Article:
Figure 2: An example of the LMD-GHOST fork-choice rule. The number in each block B is the weight (by stake), with all attestations (circles) having weight 1 in this example. A validator using this view will conclude the blue chain to be the canonical chain, and output the latest blue block on the left, with weight 3, to be the head of the chain. Source: https://arxiv.org/pdf/2003.03052.pdf.

Having chosen an existing block as the latest valid block on the chain, the proposer can begin work on creating the block that it will propose to the rest of the network. Both valid and invalid votes are included in order to keep track of the rewards, penalties, and honest and dishonest validators described above. The proposer includes in this block: the votes that validators cast in the previous slot, any slashable penalties incurred by validators or proposers, any entries and exits by validators, as well as an extra data field.

If a proposed block is accepted by the validators assigned to vote on it (recorded in a later slot), the proposer receives a reward. In their proposed block, the proposer will include votes held in the previous slot’s time window. The reward received by the proposer is proportional to the number of these votes that agree with the proposer’s claim that the block they have appended to was the head of the canonical chain. In this way, a proposer is incentivised to include evidence of consensus from other nodes with their own view of the chain.

LMD Ghost votes are recorded onchain when a proposer includes them in a proposed block in a later slot. We call this proposer the recorder. That vote can be for one of three things: for the block that is the immediate predecessor of the block that records their vote (full agreement with the recorder’s view of the chain), for an earlier block in the same chain as the block that records their vote (partial agreement with the recorder’s view of the chain), or for a block in a different chain entirely (contradiction to the recorder’s view of the chain).

In the first case, the vote would be considered valid as they represent an agreement of the vote with the recorder, and the reward that they are sent as a result will be valid in the canonical chain. In the last two cases, however, the votes express disagreement with the recorder and so would be considered invalid on the canonical Beacon chain (despite being recorded in a block on the canonical chain), and so the canonical version of the history of the Beacon chain would not reward those validators for making those votes.

It is important to note that these votes are only considered valid or invalid in the context of the chain in which they live. If a vote in favour of a block is recorded on a minority chain (on a fork other than the canonical chain), then the validator who made that vote will be rewarded on the minority chain but would be unable to spend it with anyone who is instead listening to the canonical chain and accepts it as the source of truth.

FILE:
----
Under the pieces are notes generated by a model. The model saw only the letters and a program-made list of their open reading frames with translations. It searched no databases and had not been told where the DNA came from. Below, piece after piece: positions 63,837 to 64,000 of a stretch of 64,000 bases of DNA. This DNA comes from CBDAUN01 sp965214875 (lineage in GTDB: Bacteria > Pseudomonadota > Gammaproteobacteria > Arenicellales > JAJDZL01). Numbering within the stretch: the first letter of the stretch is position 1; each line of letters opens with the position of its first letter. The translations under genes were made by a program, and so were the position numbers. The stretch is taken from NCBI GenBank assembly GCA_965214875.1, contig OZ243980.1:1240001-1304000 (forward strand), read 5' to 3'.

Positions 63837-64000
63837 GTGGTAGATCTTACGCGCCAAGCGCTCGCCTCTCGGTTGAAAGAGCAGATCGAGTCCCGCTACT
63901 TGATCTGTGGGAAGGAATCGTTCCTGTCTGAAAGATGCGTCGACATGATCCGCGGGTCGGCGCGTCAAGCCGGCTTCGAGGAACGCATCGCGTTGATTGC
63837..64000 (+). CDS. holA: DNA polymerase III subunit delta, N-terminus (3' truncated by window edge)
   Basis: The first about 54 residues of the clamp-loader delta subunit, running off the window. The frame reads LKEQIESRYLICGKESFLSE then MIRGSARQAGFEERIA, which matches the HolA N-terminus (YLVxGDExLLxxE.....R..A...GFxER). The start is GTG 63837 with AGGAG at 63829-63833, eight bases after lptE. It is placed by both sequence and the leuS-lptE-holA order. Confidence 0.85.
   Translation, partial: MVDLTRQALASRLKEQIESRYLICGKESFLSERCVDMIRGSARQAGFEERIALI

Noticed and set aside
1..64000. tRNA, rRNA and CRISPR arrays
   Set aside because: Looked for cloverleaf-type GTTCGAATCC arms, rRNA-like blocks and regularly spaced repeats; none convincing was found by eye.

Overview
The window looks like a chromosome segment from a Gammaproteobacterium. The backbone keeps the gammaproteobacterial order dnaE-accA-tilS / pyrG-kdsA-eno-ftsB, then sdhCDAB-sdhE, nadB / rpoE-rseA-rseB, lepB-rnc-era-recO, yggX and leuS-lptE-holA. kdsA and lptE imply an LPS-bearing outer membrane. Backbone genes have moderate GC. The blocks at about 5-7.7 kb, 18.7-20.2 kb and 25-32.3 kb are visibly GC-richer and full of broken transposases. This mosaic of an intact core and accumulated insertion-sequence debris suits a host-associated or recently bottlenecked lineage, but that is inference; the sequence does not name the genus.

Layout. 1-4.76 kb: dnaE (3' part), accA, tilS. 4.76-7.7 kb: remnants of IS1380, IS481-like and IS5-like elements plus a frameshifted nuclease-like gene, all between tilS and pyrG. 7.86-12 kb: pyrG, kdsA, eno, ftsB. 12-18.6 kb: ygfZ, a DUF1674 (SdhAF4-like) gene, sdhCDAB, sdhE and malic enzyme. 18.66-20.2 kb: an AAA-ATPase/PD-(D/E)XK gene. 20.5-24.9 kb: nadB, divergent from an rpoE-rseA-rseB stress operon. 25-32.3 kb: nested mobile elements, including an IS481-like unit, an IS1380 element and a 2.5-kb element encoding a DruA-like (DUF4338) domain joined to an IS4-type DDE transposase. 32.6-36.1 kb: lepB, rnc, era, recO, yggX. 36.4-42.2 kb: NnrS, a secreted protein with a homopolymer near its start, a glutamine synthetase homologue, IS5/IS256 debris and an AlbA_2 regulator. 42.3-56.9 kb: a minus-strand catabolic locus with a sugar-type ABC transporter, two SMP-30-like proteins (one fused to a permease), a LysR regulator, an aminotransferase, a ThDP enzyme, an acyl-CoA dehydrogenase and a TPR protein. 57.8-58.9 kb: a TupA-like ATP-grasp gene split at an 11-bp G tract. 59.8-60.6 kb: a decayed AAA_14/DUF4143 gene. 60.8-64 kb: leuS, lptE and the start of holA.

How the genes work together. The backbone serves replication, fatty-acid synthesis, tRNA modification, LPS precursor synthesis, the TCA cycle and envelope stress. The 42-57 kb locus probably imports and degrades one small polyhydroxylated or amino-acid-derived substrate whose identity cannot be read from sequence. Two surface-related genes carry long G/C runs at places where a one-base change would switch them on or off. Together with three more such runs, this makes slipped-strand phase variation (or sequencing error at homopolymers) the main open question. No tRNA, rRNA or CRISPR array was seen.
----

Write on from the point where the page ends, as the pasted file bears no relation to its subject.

The inclusion of each of these items is crucial for the beacon chain to maintain itsrecord of the activities of the validators in the system. The block created by the proposer is then broadcast in their slot to be considered for addition to the canonical Beacon chain.

Validators Validate

Validators assigned to vote in a slot must listen for the proposed block and decide whether or not they agree with its view on the head of the chain. As each block is at the head of a unique chain, this decision also implies agreement with each of that block’s ancestors. Each validator comes to this conclusion by comparing the proposed block’s parent block to the result of running their own LMD Ghost algorithm on the set of votes that they have heard. As such, the name of the votes cast to run this algorithm is called an LMD Ghost vote.

The validators who cast votes that agree with the state of the chain presented by the proposed block are rewarded with a small increment to their staked balance, proportional to the validator’s staked balance if this block is eventually added to the canonical chain.

If the validators disagree with the block that is proposed in their slot, they will instead cast votes for the block that they deem the current chain head, thereby agreeing with the state of the network that it implies. Despite using the same decision rule as the proposer, each validator may nonetheless still come to a different conclusion about the head of the canonical chain due to hearing a different set of messages, and so missing/hearing a different set of votes. Validators may also choose this option either because the proposer did not submit a valid proposal in the 12 seconds or because they do not agree that the proposed block’s parent was previously the head of the chain.

Both reasons could be caused by either a malicious node or a node experiencing latency issues. If the validator is observed to have not submitted a valid vote in the slot to which they were assigned, they will be penalised by having a small amount of their stake deducted from their balance and burned. This action disincentives validators from casting invalid votes, and rewards attentive participants of the network. Therefore validators’ stakes can change from epoch to epoch depending on the rewards and penalties that they accrue, despite initially depositing 32 ETH each.


The Issue